The inaugural episode of People of the Pod, a podcast produced in partnership between the American Jewish Committee and The Times of Israel, drops to your earbuds this week.
In bringing together the Israeli news organization and Jewish institution, both committed to a centrist approach, People of the Pod aims to introduce more nuance to the Diaspora dialogue and explore a hidden side of the multi-colored fabric that makes up Israeli society. With in-depth interviews, short reported pieces and selections from ToI’s blog platform, the podcast will be a varied and dynamic medium from which to consume a new take on the issues that make Jews tick.
To launch the fresh partnership, New York-based Seffi Kogen hosted AJC head David Harris in the organization’s studio, and ToI founding editor David Horovitz via telephone from the paper’s Jerusalem newsroom. The two David Hs held a lively discussion about the challenges facing the two largest Jewish communities — American and Israeli Jewry.
Harris, who has been a Times of Israel blogger for years, explained the thought process in approaching ToI about the podcast project.
“I believe in Jewish partnerships; together we can leverage our respective audiences and reach more people,” he said. The relatively new medium is “the way the world is going. Audio is the way to go and podcasts are here to stay,” said Harris.
Veteran journalist Horovitz transitioned from newsprint to a purely online platform in founding The Times of Israel in February 2012. The digital paper emphasizes visual elements, including video, but has not as yet put much resources behind audio. “To reach people through conversation is new and exciting for us,” said Horovitz.
During the podcast episode, Horovitz delineated to host Kogen the many reasons why the two major foci of Jewish life are drifting apart. He said both communities had work to do to prevent a further split and to repair current damage to the relationship.
“Some of the gulfs should not be as wide as they are and we should be smarter in trying to find ways to bridge some of those gulfs, to talk better, to have a nuanced dialogue — and maybe things like this podcast can be part of that,” said Horovitz.
Among other goals, bridging the gap was an impetus for partnership project initiator Avi Mayer, AJC’s Assistant Executive Director and Managing Director of Global Communications.
“We are delighted to launch People of the Pod together with our partners at The Times of Israel. This exciting new collaboration brings together AJC’s global advocacy infrastructure and The Times of Israel’s groundbreaking journalism, drawing on the best of both organizations to bring our listeners incisive commentary and in-depth analysis on the most pressing issues facing America, Israel, the Jewish people and the world,” said Mayer.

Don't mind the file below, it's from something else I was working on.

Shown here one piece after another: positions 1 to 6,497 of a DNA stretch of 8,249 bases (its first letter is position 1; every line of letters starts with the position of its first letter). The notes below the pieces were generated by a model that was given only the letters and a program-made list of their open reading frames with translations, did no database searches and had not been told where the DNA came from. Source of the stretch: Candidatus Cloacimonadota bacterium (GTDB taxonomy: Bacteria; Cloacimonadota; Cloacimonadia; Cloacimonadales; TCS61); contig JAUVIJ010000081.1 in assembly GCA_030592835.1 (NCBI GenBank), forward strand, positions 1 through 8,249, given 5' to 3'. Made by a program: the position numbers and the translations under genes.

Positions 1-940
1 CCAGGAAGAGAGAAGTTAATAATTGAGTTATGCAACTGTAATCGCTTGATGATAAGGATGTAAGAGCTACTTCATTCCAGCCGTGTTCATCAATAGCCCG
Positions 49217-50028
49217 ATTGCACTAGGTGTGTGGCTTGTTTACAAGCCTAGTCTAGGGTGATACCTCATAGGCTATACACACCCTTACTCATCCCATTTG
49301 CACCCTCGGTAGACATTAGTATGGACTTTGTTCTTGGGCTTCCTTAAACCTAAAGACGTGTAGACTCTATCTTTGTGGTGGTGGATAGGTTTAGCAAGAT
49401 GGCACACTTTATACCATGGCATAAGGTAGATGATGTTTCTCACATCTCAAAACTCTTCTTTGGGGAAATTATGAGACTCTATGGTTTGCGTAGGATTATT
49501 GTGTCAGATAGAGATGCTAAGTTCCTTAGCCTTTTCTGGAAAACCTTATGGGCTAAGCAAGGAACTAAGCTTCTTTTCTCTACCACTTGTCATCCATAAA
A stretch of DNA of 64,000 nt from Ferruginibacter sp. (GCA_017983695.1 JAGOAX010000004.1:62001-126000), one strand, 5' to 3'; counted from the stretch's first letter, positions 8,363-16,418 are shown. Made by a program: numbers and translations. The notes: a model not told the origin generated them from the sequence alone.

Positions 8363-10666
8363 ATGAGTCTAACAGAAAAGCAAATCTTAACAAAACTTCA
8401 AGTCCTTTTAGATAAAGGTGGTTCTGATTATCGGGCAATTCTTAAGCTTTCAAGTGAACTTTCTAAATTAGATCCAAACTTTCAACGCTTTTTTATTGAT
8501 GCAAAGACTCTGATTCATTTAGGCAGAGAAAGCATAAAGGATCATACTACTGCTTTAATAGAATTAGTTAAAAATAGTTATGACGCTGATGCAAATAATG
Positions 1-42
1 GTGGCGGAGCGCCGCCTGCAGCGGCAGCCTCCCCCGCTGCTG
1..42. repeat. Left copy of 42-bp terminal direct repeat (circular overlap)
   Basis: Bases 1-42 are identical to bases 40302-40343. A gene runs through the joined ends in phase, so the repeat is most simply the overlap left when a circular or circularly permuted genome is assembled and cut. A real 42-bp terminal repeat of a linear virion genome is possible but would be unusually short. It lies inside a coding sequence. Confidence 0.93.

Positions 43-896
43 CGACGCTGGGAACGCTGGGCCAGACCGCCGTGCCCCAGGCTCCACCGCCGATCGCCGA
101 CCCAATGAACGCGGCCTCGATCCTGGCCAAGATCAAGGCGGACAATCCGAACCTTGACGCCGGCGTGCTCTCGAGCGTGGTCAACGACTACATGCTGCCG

Harris, who has been involved with AJC in different capacities for many decades, said the problem of the gulf between Israel and Diaspora communities is increasing.
“We’re drifting apart historically, geographically, generationally,” Harris said. Unlike past perceptions of brotherhood between the two communities, “We’re probably second cousins — not part of the core nuclear family,” he said.
Both Harris and Horovitz point to a vanishing center as one reason for the increased polarization between the two communities. Likewise, within the US and Israel, internal conflicts have led to changing perceptions of the Diaspora relationship and the people behind them.
“We have become a deeply polarized society with two warring camps and in effect two sub-countries within a larger nation,” said US-based Harris. He added that it is critical for Americans “to try to restore a sense of consensus, because democracies depend on consensus.”
Tune in to this episode for a much broader thesis of how the Diaspora-Israel gulf can be breached, and next week for our special elections edition.
For host Kogen, “It’s a real thrill to team up with The Times of Israel’s first-rate journalists to produce our joint podcast, People of the Pod. I’m excited to help broadcast to the world AJC and The Times of Israel’s nuanced approach to the issues that matter.”
Likewise, Horovitz said he is “very pleased” to be partnering in this podcast venture and quipped, “It’s liberating to simply talk, rather than agonizing over my written sentence construction.”